Region of Origin
Description & Origin
Quenepa are the fruits of a subtropical tree in the Sapindaceae family, also known as the soapberry family. They are closely related to lychee, longan, and rambutan. The small fruits grow in grape-like clusters and are shipped with stems intact to avoid damage to the fruit. They have thin, leathery green skin that often has some brown scarring, which is normal. Inside is a large central seed surro...
Mamoncillo, Mamon, Muco, Ginep, Guinep, Ginep, Kenep, Limoncillo, Spanish Lime
Health Benefits & Nutrition
Quenepa contains a small amount of calcium and phosphorus. In traditional medicine, the fruit and seed have been used to treat gastro-intestinal ailments and hypertension. Some research into the phenolic composition of quenepa suggests there may be some scientific backing for these uses, but information and studies are limited. It is believed that consuming excessive amounts of quenepa may irritate the throat.
Commercial Availability (Grown for the US Market)
Traditional Culinary Uses
Quenepa are primarily eaten out of hand as a snack, often with chile powder, salt, and lime. They are also made into jams, jellies, and juices. In the Caribbean, quenepas are sometimes soaked with rum to make a traditional drink known as Kenep Trempe in Haiti and Bilí in Vieques, Puerto Rico. The seeds are sometimes eaten after roasting.
Coconut, Lime, Ginger, Chile Pepper, Vanilla, Cinnamon, Star Anise
How to Use
Quenepa are most often consumed out of hand by biting gently into the skin to crack it open, removing the “top”, and popping out the fruit, which is sucked on until the juice is gone from the pit, which is then discarded. Care should be used when eating as the pulp is very slippery and the seed could easily be swallowed and cause choking. Sometimes, the seed is cracked or crushed with the teeth before sucking to avoid the choking hazard. It is then spit out, like chewing gum, once the flavor is extracted. The peeled fruits can also be soaked or boiled in liquid to extract their sugars and flavor.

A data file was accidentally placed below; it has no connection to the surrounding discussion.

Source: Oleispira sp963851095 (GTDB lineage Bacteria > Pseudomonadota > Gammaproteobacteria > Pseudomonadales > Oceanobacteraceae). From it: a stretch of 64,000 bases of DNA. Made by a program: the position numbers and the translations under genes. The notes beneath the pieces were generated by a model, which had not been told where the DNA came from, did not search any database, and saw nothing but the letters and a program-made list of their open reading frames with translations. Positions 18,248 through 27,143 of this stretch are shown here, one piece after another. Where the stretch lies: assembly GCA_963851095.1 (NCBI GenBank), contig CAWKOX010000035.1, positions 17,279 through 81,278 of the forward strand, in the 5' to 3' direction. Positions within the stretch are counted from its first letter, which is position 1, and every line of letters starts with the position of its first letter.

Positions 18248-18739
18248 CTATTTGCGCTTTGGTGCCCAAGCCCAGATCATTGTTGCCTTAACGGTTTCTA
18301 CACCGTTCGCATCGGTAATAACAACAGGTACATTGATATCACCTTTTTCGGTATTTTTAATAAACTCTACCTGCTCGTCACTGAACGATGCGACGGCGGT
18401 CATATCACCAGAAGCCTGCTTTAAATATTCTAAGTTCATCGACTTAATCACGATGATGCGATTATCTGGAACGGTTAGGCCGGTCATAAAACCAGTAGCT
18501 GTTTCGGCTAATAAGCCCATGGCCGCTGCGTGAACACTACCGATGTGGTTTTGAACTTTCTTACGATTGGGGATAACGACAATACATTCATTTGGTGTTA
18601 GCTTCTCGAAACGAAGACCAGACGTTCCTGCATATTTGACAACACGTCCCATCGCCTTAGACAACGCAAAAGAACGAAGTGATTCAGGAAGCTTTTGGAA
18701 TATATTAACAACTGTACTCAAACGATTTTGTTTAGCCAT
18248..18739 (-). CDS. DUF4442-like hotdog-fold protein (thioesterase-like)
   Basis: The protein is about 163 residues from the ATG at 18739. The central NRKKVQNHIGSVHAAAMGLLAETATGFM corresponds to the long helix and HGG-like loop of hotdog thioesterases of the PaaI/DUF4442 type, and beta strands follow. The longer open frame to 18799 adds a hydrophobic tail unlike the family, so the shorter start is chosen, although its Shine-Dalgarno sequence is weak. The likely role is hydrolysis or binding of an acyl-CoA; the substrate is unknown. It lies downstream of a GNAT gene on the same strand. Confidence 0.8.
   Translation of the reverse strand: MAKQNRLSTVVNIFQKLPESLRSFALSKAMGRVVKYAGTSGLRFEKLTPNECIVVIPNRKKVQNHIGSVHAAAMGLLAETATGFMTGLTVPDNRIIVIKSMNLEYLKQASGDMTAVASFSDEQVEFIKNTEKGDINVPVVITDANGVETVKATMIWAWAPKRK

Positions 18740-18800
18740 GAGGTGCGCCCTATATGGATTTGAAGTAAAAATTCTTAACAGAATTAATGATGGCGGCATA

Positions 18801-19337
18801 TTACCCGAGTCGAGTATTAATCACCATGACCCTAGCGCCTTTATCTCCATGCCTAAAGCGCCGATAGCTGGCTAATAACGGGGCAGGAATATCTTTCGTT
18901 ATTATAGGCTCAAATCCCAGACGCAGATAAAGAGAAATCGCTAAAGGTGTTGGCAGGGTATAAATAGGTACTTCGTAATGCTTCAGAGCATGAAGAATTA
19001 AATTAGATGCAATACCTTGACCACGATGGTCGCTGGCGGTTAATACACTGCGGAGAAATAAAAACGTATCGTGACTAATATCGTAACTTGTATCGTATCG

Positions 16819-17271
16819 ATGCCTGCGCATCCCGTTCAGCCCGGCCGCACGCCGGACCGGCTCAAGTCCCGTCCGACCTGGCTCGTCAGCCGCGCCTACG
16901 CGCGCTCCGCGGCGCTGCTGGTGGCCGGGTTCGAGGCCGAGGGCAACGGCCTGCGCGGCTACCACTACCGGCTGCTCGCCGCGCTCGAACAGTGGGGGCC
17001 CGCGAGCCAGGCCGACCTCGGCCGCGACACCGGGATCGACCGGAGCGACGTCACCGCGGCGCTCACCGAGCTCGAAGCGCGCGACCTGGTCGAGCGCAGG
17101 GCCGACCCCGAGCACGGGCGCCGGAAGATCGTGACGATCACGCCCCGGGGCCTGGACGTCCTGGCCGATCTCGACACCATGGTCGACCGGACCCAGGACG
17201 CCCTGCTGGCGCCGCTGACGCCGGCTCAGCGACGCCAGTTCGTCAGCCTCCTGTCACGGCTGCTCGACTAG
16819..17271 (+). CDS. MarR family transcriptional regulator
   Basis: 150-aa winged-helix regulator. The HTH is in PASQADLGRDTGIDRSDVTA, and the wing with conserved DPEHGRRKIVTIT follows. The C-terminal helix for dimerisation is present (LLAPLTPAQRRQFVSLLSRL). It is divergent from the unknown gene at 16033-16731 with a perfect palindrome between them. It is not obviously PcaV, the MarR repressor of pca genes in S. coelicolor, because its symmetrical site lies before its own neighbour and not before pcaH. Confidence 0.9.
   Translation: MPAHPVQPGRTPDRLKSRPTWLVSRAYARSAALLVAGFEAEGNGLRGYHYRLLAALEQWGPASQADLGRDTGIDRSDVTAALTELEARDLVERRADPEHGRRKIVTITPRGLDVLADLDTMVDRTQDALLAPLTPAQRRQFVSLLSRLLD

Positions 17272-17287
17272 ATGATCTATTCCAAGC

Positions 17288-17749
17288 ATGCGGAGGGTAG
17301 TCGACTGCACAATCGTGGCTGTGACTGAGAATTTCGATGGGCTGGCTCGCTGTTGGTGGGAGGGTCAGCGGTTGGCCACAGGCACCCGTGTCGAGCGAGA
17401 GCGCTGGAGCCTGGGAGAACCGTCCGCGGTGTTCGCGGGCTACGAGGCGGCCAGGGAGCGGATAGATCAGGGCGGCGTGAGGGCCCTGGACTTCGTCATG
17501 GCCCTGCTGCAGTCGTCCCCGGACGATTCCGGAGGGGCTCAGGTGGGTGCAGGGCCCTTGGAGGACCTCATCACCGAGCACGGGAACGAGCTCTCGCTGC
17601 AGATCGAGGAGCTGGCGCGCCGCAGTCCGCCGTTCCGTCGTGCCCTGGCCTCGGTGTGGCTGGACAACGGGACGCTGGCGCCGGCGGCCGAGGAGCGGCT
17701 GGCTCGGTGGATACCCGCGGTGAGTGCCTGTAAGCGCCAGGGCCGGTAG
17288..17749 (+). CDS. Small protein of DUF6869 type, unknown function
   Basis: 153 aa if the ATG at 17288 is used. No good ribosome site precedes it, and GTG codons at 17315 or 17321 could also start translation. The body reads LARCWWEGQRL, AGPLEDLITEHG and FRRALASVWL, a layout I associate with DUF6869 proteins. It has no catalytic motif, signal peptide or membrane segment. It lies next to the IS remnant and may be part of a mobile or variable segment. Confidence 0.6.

How to Store in the Kitchen
Quenepa can be stored at room temperature, but are delicious eaten cold and can be refrigerated for a few days prior to consumption.
Fight Food Waste Tips for root to stem cooking
Quenepa seeds are edible! The seed can be peeled, cracked, and roasted.
Warehouse Storage & Handling
Maintain these conditions for optimal short-term storage shelf life.*
IDEAL STORAGE TEMP:
RECOMMENDED TEMP STORAGE ZONE:
55-60°F (Warm Storage)
SUBJECT TO CHILLING INJURY:
SENSITIVE TO ETHYLENE:
RIPENS AFTER HARVEST:
PROFESSIONAL RIPENING RECOMMENDED:
Quenepa are shipped with stem intact. Some brown scarring on the fruits is normal and does not affect eating quality. The fruit should be well-sized and relatively uniform in shape and size. Ripeness is determined by the flavor of the pulp, which should be tart but also sweet.
Important Handling Notes
Little is known about the proper handling of quenepa in the commercial supply chain. Experimentation may be necessary.
Optimum Shelf Life
Depending on variety, conditions at harvest, and handling, quenepa may last 1-2 weeks.